Supreme Court allows investors to sue state over Jay Peak

Supreme Court allows investors to sue state over Jay Peak

EB-5 Visa, EB5 Visa, EB5 Investments

The Vermont Supreme Court ruled Friday to allow a group of foreign investors to seek negligence and breach of contract claims against the state for allegedly failing to provide sufficient oversight of projects at the Jay Peak ski resort that authorities say were fraudulent.

The Agency of Commerce and Community Development induced "plaintiffs to invest in the Jay Peak Projects by promising to provide 'extra safeguard of state oversight,'" the court wrote in its decision. The agency "had a duty to provide that promised oversight," but allegedly failed to do so, increasing the risk of harm to the investors, the court wrote.

Former Jay Peak owner Ariel Quiros and former president William Stenger were accused by federal regulators in 2016 of misusing more than $200 million raised from foreign investors through the EB-5 visa program for developments at or near the resort. They have reached settlements with the Securities and Exchange Commission and the state and pleaded not guilty to federal charges over a failed plan to build a biotechnology plant.

The investors in the lawsuit alleged that the state's failure to provide oversight led them to "turn over their life savings to the fraud at Jay Peak Projects" and caused them to be "displace(d) from their home countries by false promises of permanent residency in the United States," the court said. It was referring to the EB-5 visa program that helps foreigners obtain permanent residency by investing in job-creating developments in the U.S.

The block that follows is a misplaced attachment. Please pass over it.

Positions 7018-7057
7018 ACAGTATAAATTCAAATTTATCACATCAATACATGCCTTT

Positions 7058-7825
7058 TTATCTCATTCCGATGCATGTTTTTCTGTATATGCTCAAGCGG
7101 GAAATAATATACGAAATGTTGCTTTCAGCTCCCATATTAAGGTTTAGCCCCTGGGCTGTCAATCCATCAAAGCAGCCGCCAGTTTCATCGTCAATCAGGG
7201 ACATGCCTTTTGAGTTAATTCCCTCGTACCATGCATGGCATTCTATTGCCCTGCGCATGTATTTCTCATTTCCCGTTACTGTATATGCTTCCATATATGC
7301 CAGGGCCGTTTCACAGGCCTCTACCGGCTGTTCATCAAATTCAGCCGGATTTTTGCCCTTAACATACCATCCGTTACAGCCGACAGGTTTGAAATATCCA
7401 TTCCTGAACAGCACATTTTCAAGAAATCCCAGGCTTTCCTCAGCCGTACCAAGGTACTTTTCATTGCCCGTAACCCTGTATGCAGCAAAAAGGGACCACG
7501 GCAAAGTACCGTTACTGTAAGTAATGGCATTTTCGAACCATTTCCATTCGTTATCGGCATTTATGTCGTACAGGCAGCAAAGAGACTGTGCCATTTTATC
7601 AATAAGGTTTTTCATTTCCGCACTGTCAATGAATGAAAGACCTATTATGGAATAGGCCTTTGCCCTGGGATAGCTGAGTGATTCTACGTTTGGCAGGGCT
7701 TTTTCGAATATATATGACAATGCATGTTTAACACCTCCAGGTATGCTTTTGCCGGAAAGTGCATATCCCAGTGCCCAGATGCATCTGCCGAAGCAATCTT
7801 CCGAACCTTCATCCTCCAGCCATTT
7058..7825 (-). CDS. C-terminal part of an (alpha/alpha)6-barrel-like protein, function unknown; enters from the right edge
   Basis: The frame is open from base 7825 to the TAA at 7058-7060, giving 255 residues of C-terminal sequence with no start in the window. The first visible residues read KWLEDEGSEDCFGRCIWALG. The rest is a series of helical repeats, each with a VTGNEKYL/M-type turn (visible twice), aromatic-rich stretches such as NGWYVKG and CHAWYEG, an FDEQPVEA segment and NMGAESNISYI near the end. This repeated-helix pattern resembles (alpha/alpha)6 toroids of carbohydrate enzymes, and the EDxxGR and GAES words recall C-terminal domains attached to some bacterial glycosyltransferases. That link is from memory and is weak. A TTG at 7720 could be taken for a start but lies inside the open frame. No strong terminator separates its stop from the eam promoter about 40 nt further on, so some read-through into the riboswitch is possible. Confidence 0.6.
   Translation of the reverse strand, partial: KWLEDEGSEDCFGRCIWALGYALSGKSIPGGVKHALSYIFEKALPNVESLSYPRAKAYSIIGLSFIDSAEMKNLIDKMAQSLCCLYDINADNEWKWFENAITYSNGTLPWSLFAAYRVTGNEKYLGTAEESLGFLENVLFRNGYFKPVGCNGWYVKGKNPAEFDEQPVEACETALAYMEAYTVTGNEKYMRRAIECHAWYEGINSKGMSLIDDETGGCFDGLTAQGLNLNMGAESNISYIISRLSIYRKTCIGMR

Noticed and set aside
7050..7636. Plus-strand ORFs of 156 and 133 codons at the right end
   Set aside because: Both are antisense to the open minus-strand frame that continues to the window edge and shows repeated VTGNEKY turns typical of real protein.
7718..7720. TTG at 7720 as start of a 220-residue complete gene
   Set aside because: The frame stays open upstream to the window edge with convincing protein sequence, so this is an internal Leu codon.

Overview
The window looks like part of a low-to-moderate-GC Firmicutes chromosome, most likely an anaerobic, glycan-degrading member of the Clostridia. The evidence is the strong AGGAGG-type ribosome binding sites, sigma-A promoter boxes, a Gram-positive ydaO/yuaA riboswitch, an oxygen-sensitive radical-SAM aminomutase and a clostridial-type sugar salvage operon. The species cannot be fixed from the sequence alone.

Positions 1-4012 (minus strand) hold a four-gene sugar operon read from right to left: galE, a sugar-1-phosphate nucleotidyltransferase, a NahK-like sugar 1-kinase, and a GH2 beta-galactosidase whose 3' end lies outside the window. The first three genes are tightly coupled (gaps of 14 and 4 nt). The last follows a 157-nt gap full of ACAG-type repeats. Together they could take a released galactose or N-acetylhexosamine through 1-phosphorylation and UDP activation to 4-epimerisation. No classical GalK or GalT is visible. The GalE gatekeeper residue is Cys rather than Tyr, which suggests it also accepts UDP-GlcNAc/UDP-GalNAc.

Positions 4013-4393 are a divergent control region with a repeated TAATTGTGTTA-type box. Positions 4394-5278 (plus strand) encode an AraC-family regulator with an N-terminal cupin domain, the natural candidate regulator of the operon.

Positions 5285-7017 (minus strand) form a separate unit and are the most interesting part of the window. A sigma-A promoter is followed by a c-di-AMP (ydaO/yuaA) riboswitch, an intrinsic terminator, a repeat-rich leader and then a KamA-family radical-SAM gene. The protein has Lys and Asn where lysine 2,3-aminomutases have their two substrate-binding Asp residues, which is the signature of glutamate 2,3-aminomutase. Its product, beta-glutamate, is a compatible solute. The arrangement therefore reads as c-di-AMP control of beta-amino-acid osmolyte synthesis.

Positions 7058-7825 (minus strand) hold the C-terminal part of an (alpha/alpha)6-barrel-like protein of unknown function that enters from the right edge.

The U.S. Citizenship and Immigration Services designated the Vermont Commerce agency as a regional center associated with the program in 1997 and it promoted itself as one that "took a more active role in administration, oversight, auditing and consultation," the court wrote.

The court on Friday also allowed the investors' claims of gross negligence against two former executive directors of the regional center. But it affirmed the lower court's dismissal of the investors' other claims including breach of fiduciary duty. Emails were sent to state commerce secretary and the commissioner of the Department of Financial Regulation late Friday afternoon.

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